Wednesday, May 20, 2015

Market research

A self-published author's work really only begins once she's written the book, added a cover and formatting, and found the appropriate channels for selling it. Then the work of telling the world (and not just the friends and relatives) begins. Where to market it? How? How much to spend? How do you know if it the expense was worth it?

Actually, I think the answer to the last question is the easy one. Have you cleared expenses (formatting, cover, editing) and made a profit?

That aside, the name of the game is marketing. I've tried various sites at various price points (Fiverr, Free Kindle Books and Tips, Smartbitchestrashybooks, Dear Author to name a few) with up-and-down results. So, on to the next one, ereadernewstoday.com.

I'll be advertising T's Trial for 99 cents there on Friday, May 22. In the meantime, the Kindle edition is already at 99 cents and will be through Tuesday. So, here's hoping the best marketing can work now: word of mouth.

There is no marketing better than the recommendation of a fellow reader. And for that, I thank you.

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Tuesday, April 28, 2015

A subconscious habit

I vacillate between breakfast options. Lately, I've had homemade bread available, so I've let the granola languish and I've had fruit and toast with either local honey or homemade jelly. The bread supply running low, I opted for cereal the other day and found myself serving a subconscious habit.

Almost fourteen years ago, we got our last batch of house cats, brothers Tuxedo and Pyewacket. While they were yet small kittens, we were also remodeling the kitchen. Therefore, I took my cereal breakfast in the den while I watched the morning news and while Pyewacket watched me. Wanting to bond with him, I saved the milk in my cereal bowl for him and for the next 13 years, he haunted my breakfast table.

We had to say good-bye to Pye in December. He had become thin and listless and wasn't even interested in his beloved milk. But when I was finishing my cereal bowl this week, I found myself spooning out the granola and saving the milk for him. Then I realized that wasn't necessary.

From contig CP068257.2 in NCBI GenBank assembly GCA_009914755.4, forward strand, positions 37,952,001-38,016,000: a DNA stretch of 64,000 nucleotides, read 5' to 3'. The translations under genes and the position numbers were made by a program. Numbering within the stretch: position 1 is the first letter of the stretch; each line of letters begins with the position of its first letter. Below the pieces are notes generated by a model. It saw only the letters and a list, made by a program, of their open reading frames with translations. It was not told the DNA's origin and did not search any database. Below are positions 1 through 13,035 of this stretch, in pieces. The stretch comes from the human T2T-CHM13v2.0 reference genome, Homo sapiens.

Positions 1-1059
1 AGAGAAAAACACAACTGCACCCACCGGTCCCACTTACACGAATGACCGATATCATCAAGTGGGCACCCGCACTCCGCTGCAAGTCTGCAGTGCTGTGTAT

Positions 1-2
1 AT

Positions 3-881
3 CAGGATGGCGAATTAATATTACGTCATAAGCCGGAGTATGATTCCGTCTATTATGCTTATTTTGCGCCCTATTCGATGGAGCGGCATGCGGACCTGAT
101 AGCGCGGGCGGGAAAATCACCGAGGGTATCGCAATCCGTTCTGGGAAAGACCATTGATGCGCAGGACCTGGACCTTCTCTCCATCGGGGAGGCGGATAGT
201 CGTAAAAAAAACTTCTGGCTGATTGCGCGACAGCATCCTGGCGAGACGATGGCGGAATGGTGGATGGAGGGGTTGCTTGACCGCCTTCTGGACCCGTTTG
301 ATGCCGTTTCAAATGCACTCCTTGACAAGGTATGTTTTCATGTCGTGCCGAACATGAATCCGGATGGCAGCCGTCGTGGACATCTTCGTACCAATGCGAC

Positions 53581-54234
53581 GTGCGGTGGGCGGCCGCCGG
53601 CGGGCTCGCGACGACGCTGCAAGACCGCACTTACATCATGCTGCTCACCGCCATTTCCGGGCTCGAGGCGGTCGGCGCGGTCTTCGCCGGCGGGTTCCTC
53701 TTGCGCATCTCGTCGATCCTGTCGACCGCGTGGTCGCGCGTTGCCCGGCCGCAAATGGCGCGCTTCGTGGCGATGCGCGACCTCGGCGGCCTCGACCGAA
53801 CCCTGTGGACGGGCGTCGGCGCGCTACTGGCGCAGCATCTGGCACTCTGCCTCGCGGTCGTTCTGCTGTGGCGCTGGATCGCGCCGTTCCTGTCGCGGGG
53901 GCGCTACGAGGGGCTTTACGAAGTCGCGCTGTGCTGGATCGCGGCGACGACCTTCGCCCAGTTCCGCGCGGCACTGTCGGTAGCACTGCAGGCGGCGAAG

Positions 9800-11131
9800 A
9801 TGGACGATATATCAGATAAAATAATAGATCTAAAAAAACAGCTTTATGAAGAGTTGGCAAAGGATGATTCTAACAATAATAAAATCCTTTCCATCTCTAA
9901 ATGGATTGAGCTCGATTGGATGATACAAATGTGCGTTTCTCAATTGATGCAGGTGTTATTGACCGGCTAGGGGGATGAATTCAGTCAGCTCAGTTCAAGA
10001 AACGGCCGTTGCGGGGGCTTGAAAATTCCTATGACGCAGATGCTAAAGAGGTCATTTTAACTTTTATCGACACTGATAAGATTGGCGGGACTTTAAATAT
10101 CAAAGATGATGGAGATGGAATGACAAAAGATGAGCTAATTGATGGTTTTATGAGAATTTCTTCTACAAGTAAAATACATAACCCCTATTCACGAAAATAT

Strange how habits can become so ingrained we don't even think of them. Even the silly ones, like saving the cereal milk for the cat.

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Monday, April 20, 2015

The great equalizers

I've always thought of Big Box stores as the great equalizers. If you go, no matter who you are, you shop the same merchandise and stand in the same long lines. I used to think of airport security as the same, but now that there's the Safe Traveler (it has another name) line, the wait can be cut short and said Safe Traveler is equalized with his or her equals and not the rest of us.

But I've now found another great equalizer and it has to do with why I've been absent from this blog: a hospital surgery waiting area. No matter who you are, you wait in the same place. You watch families come, sit in moderately comfortable chairs, pace, get up for coffee, thumb idly through a magazine, commiserate with friends who join the vigil. You watch as doctors or nurses come through the large doors, escort the family elsewhere or talk lightly to them there. It doesn't matter who you are. You sit and wait.

The outcome for me and mine was good. I know it is not always so. I know there's a place equality ends.

Wednesday, March 25, 2015

The Money Shot


That's what a photographer calls the one photo in dozens which might earn him some pay. This is my version of such, which of course, isn't going to earn me anything but a smile.

I took this photo with my iPhone at dawn last week. It had rained all weekend and there were puddles in the low spots. In the background is our old railroad depot, now a history museum. Everyone around the area was out photographing, but this is my favorite.

Thursday, March 19, 2015

March Round Robin: Research!

The topic for this month's Round Robin: Research: How much do you do and does it bother you when you read something in a story that is inaccurate historically, socially, scientifically, etc.?

Ah, research. I loved doing research in high school, less so in college. Probably because I felt I had more interesting things to do with my evenings than be in the college library basement going through encyclopedias and Reader's… what was that called? Ah--The Reader's Guide to Periodical Literature. It was red.

Now with the Internet, things are a bit speedier and can certainly be more social, if less sure in their content. My second grade granddaughter had to do a research paper recently on the founders of Texas. No Internet allowed. Which is a good thing, but grandmother got to visit the local library for appropriate material. It's great to be a resource!